Wish Everyone Used Dial? The Soapmaker Does

Its profits are going down the drain

It would be an understatement to say that Herbert M. Baum was surprised when he was appointed the new CEO of the troubled Dial Corp. during an Aug. 4 board meeting. Just one month earlier, Baum--then a Dial board member and chief operating officer of Pawtucket (R.I.)-based Hasbro Inc.--sold a vacation home he owned in Scottsdale, Ariz., only a few minutes drive from Dial's headquarters. Now, he and his wife, Karen, have to rent an apartment. "I guess I should never be put in charge of logistics," he jokes.

Clearly, the Dial board disagrees. In fact, it has put Baum in charge of the biggest organizational quagmire the soapmaker has faced in its 52-year history. On July 20, the company reported that second-quarter net earnings plunged 68%, to $9.5 million, from $29.4 million in the same period the year before. It's the second earnings disappointment in a row for Dial, which along with its famous soap, also sells Purex detergent, Armour canned meat, Renuzit air fresheners, and a variety of specialty lotions and bath products. The stock has nosedived 64% in the past year, from 31 to 11.

When the board heard that third-quarter results would also miss expectations, it voted unanimously to oust CEO Malcolm Jozoff and Chief Financial Officer Susan J. Riley. The top job went to Baum, 63, who had been an executive at Campbell's Soup Co. and head of Quaker State Co. before selling it to Pennzoil. On Sept. 21 in New York City, Baum will unveil a turnaround plan he named with the acronym "SFX01." The goals? Stabilize the business. Fix or jettison problematic units. Explore options. The best one, he concedes, may be to sell a spruced-up Dial to a large suitor. At least a few major shareholders already are urging Baum to sell.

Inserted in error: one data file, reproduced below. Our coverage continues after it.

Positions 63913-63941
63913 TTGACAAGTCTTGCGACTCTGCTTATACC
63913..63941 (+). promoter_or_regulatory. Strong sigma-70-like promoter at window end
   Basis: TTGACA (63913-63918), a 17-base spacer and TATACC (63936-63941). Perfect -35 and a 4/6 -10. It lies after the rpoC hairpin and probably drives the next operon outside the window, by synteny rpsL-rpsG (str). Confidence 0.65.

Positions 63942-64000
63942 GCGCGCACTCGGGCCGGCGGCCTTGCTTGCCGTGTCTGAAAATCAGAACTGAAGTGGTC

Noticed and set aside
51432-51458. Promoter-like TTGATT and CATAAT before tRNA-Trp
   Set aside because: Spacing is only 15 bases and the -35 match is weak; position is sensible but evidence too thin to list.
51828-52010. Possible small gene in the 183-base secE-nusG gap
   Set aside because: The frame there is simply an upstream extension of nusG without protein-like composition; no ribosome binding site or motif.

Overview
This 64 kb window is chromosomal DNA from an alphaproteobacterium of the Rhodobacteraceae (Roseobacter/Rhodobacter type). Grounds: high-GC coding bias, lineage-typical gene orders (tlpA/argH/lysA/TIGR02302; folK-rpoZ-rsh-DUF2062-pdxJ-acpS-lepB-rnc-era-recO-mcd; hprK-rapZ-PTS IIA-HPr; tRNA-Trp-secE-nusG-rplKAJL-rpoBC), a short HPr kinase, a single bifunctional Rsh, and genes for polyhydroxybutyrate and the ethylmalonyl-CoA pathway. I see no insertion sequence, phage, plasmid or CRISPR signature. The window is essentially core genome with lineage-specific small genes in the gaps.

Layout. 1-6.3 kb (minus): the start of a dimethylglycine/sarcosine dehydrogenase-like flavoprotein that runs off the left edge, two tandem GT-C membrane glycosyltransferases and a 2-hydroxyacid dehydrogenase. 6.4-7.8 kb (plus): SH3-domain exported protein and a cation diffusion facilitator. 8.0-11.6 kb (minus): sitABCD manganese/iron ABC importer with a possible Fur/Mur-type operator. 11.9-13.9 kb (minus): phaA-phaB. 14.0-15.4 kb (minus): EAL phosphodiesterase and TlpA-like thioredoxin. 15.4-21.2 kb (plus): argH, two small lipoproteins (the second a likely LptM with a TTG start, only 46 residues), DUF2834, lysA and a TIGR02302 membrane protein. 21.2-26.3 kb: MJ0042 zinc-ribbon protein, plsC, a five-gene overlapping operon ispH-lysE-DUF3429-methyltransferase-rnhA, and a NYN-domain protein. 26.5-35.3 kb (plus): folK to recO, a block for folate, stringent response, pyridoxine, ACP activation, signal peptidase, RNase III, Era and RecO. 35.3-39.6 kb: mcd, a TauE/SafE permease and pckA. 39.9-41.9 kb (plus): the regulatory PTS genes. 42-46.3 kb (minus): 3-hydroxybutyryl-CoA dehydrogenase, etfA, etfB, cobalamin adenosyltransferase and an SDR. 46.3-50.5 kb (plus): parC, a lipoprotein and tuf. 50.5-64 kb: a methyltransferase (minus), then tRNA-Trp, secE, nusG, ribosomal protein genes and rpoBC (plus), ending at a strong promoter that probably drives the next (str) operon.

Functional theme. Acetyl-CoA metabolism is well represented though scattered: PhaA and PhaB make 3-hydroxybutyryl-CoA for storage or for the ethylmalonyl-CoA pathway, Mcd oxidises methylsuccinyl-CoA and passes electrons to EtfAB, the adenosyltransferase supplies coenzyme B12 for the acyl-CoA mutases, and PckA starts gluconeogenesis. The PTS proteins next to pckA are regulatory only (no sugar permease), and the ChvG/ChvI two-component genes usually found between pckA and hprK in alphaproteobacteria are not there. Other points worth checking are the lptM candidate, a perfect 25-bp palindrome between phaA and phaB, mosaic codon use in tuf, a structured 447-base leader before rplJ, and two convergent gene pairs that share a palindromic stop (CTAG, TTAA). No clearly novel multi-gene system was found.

Whether Baum will be able to deliver a fat premium for shareholders is questionable, given the missteps of previous management that left the company with a slew of problems, including more than $500 million in long-term debt. In an attempt to rev up Dial, which in 1996 had just spun off a services company, Jozoff acquired businesses and launched products that the company wasn't up to running. The biggest blunder was using price promotions to encourage retailers to stock up on Dial products, causing a glut that led to this year's disappointing results. "I hope [Baum] can fix this, but I'm skeptical," says Wendy C. Nicholson, an analyst at Salomon Smith Barney. "It's been shocking to see Dial's growth hit a wall."